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Asthma Malaysia aims to improve asthma outcomes one ‘Share’ at a time

Pank Jit Sin
04 Aug 2017

The internet can be a powerful tool in improving awareness on asthma among Malaysians, reveals a respirologist.   

Speaking at the recent Malaysian Thoracic Society (MTS) Annual Scientific Congress held in Kuala Lumpur recently, Dr. Helmy Haja Mydin, consultant respirologist and cofounder of Asthma Malaysia, said that internet usage features prominently among Malaysians.

A total of 20.62 out of 30.54 million Malaysians are active internet users. Of this number, 18 million are active social media users. Additionally, there are 43.43 million mobile devices in the country with 16 million of them being active mobile social users. [Available at http://sme.org.my/2016/04/20/how-many-instagram-users-in-malaysia/ Accessed on 3 August] The large number of internet and social media users in Malaysia meant that social media platforms were an effective tool in engaging persons with asthma.

In 2016, at least 86.6 percent households use the internet at least once a day and of this number, 84.6 percent are using it to participate in social networks eg, Whatsapp©, Facebook© and Instagram©. Malaysia ranks as sixth in terms of time spent on social media each day at 3 hours. Armed with this information, Asthma Malaysia started a Facebook page to boost asthma awareness in the country. 

The Asthma Malaysia page started with a ‘Friend or Foe’ campaign to teach the public different triggers of asthma and share various resources such as infographics, educational videos and articles on asthma. To date, the page has achieved a total reach of 901,000 and 116,000 total user engagement. Helmy noted that 70 percent of the users fall in the 18 to 34 age category and more than half were women. This information is pertinent as women are usually the caregivers, who would then provide adequate asthma care for their loved ones and more likely to share the information among their family and friends.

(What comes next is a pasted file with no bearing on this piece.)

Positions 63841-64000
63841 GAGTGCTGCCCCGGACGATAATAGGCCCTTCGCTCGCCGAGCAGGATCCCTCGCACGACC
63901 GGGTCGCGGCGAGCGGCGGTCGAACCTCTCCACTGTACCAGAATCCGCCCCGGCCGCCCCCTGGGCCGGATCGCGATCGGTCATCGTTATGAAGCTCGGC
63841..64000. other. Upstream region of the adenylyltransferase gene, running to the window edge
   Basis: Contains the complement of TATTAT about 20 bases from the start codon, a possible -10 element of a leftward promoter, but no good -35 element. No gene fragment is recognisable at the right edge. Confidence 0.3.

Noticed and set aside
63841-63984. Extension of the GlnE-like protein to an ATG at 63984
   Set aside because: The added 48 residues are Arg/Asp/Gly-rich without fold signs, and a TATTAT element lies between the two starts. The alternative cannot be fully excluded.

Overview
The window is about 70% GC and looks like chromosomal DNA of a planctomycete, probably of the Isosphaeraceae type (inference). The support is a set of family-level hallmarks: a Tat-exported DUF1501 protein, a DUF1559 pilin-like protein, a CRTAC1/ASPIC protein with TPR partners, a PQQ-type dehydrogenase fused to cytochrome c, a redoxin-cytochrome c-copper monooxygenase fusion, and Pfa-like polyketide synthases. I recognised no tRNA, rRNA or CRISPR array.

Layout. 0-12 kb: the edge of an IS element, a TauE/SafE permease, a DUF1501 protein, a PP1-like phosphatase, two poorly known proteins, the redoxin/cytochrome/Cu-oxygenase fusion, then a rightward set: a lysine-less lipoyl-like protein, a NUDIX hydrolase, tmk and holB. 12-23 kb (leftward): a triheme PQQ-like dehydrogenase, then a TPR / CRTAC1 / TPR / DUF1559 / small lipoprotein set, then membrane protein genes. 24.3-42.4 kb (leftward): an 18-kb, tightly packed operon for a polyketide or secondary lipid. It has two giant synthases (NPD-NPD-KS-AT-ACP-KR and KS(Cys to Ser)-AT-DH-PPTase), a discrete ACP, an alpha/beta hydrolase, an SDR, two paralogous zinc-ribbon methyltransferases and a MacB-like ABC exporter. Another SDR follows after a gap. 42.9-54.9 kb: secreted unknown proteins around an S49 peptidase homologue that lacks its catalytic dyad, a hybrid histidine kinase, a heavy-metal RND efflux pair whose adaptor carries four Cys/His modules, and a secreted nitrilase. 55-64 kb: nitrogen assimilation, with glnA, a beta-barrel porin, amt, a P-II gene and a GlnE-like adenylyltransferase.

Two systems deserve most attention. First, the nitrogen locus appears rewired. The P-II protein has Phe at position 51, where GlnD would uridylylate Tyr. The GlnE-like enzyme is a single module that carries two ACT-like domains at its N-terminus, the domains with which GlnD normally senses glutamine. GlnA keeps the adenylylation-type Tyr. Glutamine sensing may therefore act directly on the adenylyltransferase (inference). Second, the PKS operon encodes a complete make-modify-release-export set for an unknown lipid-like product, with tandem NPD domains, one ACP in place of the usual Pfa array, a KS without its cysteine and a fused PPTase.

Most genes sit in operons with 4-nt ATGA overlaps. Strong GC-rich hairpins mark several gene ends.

Current landscape of asthma in Malaysia
Locally, asthma figures and statistics are somewhat dismal. In the REALISE* Asia study, which included participants from Malaysia, some 49.7 percent of persons with asthma had uncontrolled asthma. [J Asthma Allergy 2015;8:93–103]

It is evident that patients did not like to be labeled as being sick (85 percent) and did not like to think about their asthma (70 percent). While 52.8 percent of respondents were aware of the necessity to use controller inhaler regularly to keep their asthma in check, only 19.9 percent were able to identify their inhalers whilst the rest identified their inhalers incorrectly or did not know.

Perhaps most worrying is the hesitation of patients to utilize inhalers, where 50 percent of respondents consider using their inhalers as being a nuisance and only 18 percent took their medication as prescribed. A total of 41 percent of respondents didn’t see the need to take inhalers regularly and as many as 25 percent ignored instructions on how to use inhalers properly. 

In light of these data, Helmy brought attention to a statement made by Professor Martyn Partridge as far back as 1994, where Partridge said “The acquisition of knowledge alone is not enough to reduce morbidity and the challenge is to empower, motivate and direct our patients (and their loved ones), in a way that leads them to altering their behaviour in a beneficial manner as a result of the knowledge that they have acquired. To make this likely to happen involves us thinking about three key but interlinked issues: communication, patient education and organization of care.”

 

*REALISE: REcognise Asthma and LInk to Symptoms and Experience

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